Also, with an eye to the cutting edge, I have launched a Task Force on Emerging Digital Currency to educate, develop best practices for lawyering in this field and worldwide, and evaluate existing regulations and the need for further regulation both on a state and national level. You can read more about the work of this task force later in this issue in the column by Hilary Jochmans, NYSBA’s policy director.
I have also created a task force on an issue that is very dear to me and has been the focus for some of my most respected colleagues. This is the Task Force on the U.S. Territories. It will examine the relationship between the United States and its territories as it relates to the Insular Cases, current U.S. Supreme Court decisions, citizenship, voting rights, political representation and social services. It will look at how these factors have created a second-class citizenship for residents of the U.S. territories and suggest what needs to be done to be sure all U.S. citizens are equal under the law.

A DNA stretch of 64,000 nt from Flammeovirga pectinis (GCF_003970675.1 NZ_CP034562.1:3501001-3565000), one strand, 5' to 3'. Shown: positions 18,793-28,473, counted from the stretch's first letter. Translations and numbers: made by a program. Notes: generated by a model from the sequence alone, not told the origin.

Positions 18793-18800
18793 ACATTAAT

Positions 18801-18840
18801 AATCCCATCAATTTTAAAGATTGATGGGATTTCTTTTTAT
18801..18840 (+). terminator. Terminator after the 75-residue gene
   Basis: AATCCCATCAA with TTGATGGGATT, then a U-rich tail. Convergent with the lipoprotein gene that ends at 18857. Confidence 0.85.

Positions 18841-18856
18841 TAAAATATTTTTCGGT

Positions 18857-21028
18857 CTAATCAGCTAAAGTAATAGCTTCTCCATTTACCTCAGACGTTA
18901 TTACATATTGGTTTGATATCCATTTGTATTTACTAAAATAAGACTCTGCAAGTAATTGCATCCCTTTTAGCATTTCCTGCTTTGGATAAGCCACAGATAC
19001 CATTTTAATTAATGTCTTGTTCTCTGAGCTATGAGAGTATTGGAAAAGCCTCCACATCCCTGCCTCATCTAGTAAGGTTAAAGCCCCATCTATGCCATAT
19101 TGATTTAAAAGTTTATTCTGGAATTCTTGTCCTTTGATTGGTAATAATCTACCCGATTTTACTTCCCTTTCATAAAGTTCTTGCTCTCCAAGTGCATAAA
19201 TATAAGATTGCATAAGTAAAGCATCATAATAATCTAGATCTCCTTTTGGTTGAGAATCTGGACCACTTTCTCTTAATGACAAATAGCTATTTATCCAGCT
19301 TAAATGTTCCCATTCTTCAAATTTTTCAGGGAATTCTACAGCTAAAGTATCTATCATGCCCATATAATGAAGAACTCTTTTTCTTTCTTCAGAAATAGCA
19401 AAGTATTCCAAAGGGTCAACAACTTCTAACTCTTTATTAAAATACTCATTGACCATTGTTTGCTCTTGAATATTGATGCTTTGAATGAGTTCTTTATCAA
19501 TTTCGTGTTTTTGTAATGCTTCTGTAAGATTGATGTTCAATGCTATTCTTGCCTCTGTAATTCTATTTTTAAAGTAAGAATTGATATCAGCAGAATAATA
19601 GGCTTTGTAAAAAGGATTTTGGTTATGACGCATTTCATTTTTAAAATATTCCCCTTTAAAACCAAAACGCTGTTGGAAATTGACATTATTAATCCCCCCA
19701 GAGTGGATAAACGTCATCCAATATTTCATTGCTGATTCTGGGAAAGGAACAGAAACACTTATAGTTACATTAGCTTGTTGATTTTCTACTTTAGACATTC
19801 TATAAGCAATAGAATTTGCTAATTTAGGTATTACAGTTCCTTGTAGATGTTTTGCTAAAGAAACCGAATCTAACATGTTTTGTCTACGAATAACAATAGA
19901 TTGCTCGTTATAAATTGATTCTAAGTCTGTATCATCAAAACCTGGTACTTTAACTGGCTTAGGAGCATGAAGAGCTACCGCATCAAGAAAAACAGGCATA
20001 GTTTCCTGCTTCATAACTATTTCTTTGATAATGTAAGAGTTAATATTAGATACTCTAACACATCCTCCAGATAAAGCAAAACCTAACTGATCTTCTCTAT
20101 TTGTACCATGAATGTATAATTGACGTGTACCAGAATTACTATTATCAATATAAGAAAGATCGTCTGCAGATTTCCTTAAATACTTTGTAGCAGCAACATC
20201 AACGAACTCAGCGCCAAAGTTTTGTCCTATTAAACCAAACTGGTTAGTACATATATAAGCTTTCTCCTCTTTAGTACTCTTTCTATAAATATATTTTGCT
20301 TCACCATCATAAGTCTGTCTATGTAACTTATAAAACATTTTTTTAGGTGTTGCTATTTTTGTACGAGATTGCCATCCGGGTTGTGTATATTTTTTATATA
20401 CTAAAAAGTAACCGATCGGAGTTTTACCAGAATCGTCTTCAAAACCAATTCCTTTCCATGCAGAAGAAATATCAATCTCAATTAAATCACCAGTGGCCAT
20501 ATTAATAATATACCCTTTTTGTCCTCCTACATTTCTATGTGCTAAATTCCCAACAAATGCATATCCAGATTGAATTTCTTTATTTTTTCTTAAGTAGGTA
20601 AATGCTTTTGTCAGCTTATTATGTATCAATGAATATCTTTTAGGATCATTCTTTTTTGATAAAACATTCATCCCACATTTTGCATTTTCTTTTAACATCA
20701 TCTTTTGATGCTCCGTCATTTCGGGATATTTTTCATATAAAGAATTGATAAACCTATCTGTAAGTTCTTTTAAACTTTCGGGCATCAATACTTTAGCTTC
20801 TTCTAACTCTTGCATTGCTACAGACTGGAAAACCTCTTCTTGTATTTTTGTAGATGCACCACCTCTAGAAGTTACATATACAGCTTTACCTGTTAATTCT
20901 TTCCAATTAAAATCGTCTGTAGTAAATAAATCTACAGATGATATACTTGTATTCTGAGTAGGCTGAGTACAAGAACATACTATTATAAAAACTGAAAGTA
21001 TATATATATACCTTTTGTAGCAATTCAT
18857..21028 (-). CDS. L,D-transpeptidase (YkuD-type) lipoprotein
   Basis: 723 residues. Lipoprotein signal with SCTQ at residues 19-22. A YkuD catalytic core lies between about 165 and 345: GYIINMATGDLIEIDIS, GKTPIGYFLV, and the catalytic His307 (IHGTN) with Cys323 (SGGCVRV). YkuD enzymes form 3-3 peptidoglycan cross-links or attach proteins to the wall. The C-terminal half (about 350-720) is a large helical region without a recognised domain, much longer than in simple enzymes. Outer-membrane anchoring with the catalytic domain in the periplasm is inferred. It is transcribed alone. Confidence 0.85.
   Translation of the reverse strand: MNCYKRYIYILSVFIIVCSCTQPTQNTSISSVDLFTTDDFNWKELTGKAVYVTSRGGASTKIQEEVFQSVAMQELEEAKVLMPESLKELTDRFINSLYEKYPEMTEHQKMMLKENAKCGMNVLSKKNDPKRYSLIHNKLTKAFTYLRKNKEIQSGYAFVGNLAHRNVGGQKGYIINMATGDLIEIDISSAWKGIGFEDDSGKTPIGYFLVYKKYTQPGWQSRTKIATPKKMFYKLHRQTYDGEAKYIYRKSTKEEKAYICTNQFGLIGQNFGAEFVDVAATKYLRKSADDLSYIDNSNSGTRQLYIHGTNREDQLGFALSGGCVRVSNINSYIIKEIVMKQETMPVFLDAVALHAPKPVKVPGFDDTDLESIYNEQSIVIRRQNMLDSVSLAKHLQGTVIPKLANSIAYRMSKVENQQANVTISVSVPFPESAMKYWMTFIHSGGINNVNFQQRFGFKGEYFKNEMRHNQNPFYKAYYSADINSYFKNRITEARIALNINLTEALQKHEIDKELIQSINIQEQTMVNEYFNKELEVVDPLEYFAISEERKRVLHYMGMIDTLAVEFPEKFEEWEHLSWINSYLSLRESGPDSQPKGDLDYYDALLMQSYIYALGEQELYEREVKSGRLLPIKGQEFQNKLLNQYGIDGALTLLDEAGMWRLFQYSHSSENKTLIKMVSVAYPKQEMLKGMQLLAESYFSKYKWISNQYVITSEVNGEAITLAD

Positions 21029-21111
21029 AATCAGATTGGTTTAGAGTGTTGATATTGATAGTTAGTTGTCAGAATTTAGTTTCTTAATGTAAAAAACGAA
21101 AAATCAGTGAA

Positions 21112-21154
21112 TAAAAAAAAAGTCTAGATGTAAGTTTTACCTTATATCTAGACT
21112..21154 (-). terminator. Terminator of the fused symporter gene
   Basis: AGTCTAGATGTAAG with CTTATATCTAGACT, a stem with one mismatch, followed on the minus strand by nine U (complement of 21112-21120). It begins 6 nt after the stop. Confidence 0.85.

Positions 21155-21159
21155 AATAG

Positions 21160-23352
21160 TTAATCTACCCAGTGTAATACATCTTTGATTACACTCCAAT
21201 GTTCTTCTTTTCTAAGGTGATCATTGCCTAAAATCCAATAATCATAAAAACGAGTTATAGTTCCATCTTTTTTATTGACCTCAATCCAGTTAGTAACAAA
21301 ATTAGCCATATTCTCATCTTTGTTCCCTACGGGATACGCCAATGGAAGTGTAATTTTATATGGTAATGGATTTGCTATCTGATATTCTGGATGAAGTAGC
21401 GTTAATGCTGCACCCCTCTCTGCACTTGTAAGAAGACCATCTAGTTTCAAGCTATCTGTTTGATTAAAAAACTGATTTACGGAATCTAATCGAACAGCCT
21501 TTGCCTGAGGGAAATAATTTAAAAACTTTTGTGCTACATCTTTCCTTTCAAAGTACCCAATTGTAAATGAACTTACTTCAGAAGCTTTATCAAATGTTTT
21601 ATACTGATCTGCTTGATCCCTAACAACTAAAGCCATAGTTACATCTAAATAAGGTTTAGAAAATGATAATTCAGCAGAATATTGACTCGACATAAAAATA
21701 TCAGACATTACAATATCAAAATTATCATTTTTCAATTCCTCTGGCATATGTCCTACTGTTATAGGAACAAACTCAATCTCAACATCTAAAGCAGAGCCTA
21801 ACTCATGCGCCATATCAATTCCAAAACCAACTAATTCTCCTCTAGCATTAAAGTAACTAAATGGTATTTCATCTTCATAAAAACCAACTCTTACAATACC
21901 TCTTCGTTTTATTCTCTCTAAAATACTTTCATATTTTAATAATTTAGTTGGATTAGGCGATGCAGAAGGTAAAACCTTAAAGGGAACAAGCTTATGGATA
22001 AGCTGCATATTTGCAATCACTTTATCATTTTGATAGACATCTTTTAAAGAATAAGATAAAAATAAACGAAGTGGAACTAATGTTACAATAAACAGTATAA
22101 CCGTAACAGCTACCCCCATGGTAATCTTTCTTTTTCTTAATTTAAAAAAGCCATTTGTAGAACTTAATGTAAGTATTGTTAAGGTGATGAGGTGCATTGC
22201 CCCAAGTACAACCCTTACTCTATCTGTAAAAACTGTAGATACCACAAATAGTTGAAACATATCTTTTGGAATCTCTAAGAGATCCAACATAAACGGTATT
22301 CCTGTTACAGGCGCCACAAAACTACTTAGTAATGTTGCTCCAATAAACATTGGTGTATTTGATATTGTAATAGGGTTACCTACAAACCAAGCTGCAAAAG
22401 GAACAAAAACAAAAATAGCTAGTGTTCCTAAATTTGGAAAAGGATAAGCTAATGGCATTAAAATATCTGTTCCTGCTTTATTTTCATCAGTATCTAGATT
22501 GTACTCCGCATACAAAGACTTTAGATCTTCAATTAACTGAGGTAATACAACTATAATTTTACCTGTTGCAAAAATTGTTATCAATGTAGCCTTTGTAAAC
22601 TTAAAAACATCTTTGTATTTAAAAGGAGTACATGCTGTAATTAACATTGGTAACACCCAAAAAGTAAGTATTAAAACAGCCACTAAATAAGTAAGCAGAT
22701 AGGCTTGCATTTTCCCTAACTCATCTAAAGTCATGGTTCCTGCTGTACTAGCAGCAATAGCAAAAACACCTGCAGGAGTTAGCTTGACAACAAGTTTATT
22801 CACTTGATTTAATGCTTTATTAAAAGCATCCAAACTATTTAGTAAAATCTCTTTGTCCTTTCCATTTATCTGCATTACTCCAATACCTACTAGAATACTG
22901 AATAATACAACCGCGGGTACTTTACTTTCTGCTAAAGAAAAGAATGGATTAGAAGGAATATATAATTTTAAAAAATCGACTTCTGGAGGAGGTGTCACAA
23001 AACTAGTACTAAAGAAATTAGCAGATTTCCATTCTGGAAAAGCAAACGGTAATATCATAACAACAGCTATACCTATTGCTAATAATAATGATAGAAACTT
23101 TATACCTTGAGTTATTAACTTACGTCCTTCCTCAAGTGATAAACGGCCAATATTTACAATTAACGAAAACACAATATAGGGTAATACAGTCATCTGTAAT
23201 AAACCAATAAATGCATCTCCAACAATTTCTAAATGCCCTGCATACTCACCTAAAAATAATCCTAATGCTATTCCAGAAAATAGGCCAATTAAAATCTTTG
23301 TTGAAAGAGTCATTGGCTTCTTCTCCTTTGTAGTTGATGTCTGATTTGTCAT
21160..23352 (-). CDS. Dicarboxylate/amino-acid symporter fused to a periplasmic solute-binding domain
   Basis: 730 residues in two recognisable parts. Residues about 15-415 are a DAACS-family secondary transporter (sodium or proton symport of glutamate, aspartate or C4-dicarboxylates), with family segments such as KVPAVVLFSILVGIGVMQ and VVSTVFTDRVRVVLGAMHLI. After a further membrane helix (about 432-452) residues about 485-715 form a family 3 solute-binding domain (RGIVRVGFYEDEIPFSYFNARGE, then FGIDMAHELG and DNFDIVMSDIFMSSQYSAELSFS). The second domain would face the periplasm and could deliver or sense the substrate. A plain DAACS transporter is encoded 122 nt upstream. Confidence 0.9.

While these task forces do their work, I want to hear from members about how NYSBA can better serve and how, in my role as president, I can guide the legal profession toward a better future. Those of you who already know me know I will not back down from a challenge. I never hesitate to stand up for my people. To those of you who do not know me, it is time we changed that. We will have plenty of opportunities this year as our organization continues to move out from under the pall of the pandemic and advances its important work as the vital authority for legal expertise in New York State, the nation and the globe.